Etymology does not necessarily enable us to understand and use words correctly now. The word PREVENT now means something quite different from what it meant when the prayer "Prevent us O Lord in all our doings ..." was written. Some knowledge of etymology would suggest that noon is 3 p.m., and that a matinee is a morning performance; it could hardly help us to understand and use in contemporary English such words as CHURL VARLET LEWD IDIOT and SAVAGE. Moreover, conventional spelling often conceals the true etymology and may suggest a false one, as in such words as ISLAND SOVEREIGN AISLE FOREIGN and SCENT.


We are told that our numerous homophones are a serious obstacle to reform. If for example KNOWS and NOSE were spelt the same, would not readers be confused? When a person is speaking, it is not likely that a listener would think he meant NOSE in a sentence when he really meant KNOWS; and if he writes with a reasonable amount of care, there need be no confusion even though both words were spelt the same. Henry Bradley has shown that confusion would not be caused by the adoption of phonetic spelling. He says that writers like speakers now, would choose their words carefully in order to avoid confusion, and he quotes amusing examples of speakers who failed to do this, e.g. "Oxford must be considered as a whole, and what a whole it is!"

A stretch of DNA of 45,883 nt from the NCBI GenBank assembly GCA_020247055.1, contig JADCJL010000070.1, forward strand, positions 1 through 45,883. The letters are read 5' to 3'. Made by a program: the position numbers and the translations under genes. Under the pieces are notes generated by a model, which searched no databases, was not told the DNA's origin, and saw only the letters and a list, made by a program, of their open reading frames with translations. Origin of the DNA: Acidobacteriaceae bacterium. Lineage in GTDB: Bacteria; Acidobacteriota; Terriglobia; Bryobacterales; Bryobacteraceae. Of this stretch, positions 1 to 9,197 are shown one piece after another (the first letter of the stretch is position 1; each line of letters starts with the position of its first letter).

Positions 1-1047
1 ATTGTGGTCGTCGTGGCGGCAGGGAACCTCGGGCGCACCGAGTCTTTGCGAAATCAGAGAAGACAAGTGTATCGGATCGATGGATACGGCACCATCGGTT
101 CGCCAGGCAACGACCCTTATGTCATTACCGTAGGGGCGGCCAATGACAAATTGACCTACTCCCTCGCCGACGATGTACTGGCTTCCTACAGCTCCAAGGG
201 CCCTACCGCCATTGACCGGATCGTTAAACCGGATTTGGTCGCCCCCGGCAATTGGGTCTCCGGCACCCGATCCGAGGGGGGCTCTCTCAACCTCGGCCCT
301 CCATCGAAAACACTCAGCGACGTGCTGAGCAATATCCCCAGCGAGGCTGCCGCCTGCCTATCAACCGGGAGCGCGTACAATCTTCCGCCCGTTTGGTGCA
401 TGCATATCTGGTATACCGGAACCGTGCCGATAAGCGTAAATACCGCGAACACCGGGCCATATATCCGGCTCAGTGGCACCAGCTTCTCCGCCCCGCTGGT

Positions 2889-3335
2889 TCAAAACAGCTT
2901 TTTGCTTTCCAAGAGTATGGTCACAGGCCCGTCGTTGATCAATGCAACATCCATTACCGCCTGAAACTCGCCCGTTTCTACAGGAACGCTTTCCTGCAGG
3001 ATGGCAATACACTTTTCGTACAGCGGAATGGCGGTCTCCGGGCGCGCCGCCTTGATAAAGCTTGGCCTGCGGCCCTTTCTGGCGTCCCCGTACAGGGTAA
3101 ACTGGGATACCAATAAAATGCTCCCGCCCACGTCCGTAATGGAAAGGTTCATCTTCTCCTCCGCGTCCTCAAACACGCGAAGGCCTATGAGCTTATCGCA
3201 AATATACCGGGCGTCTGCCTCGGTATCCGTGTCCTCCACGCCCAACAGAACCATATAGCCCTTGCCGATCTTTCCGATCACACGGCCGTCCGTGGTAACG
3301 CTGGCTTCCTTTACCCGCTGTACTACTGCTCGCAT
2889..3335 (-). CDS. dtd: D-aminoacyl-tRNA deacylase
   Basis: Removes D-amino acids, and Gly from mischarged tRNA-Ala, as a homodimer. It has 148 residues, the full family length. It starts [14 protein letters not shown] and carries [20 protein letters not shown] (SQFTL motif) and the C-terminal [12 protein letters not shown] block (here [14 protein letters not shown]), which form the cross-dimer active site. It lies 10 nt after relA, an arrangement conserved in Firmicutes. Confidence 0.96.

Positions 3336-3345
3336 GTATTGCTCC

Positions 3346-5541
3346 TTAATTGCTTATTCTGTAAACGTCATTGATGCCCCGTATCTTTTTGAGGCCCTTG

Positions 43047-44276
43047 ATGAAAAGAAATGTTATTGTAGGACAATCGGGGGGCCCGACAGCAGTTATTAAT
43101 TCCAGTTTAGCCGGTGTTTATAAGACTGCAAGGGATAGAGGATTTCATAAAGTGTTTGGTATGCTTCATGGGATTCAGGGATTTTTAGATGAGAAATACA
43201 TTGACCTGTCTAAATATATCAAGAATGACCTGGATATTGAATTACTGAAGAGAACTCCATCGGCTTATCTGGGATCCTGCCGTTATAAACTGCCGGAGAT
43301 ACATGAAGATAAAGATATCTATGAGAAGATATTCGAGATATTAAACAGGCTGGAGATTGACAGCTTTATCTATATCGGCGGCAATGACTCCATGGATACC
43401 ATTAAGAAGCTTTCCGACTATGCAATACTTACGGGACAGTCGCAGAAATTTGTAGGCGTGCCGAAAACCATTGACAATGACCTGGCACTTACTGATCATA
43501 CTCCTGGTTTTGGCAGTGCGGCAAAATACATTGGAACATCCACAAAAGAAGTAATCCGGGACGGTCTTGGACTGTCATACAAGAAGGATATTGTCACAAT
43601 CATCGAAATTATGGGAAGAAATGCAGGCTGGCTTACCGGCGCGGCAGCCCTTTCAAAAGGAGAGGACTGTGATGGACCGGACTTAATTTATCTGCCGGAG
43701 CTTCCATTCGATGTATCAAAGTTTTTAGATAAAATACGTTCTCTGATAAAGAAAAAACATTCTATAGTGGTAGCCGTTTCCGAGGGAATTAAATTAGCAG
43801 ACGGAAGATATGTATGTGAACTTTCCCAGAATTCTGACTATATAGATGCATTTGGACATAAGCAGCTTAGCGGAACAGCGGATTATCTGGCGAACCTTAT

If we are really looking for possible causes of confusion, we might look at our many homographs such as MINUTE (60 seconds) MINUTE (very small) and BOW (tie) BOW (to the Queen). With reformed spelling these words would be spelt differently so that any confusion which might conceivably exist now would be impossible. If opponents quote homophones as an argument against reform, others can with equal justification quote such homographs as an argument in favour. But with the care which we expect speakers and writers to use in their choice of words, there is really no need for confusion in either case.

4. Reform not permanent.